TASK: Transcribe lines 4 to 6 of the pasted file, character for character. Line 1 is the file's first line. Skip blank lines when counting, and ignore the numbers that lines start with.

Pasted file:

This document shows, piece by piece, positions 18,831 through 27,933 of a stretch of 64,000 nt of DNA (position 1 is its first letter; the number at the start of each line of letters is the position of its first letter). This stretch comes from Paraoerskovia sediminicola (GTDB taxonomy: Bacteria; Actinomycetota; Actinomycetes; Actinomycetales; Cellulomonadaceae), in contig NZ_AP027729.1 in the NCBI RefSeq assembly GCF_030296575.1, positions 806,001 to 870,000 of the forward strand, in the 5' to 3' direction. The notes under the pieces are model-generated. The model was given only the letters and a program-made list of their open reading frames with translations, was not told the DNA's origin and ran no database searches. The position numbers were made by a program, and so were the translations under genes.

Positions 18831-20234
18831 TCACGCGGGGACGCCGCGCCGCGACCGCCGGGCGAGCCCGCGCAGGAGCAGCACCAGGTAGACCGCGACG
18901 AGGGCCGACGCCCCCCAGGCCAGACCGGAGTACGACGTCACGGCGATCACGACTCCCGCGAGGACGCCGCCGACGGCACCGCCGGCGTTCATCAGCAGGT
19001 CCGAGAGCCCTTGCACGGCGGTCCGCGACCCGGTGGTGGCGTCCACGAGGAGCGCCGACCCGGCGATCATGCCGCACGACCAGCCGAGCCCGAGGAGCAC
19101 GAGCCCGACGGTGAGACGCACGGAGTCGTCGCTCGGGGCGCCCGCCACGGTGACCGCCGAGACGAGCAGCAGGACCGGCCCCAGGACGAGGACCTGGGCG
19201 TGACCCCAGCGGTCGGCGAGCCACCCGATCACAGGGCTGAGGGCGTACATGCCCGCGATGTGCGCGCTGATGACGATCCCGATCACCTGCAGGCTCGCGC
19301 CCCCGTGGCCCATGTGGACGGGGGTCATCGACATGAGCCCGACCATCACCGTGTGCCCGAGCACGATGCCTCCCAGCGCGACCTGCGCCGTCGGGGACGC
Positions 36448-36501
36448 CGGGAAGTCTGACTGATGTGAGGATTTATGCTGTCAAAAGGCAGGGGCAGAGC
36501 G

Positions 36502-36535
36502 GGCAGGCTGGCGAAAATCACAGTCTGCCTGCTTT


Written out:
18901 AGGGCCGACGCCCCCCAGGCCAGACCGGAGTACGACGTCACGGCGATCACGACTCCCGCGAGGACGCCGCCGACGGCACCGCCGGCGTTCATCAGCAGGT
19001 CCGAGAGCCCTTGCACGGCGGTCCGCGACCCGGTGGTGGCGTCCACGAGGAGCGCCGACCCGGCGATCATGCCGCACGACCAGCCGAGCCCGAGGAGCAC
19101 GAGCCCGACGGTGAGACGCACGGAGTCGTCGCTCGGGGCGCCCGCCACGGTGACCGCCGAGACGAGCAGCAGGACCGGCCCCAGGACGAGGACCTGGGCG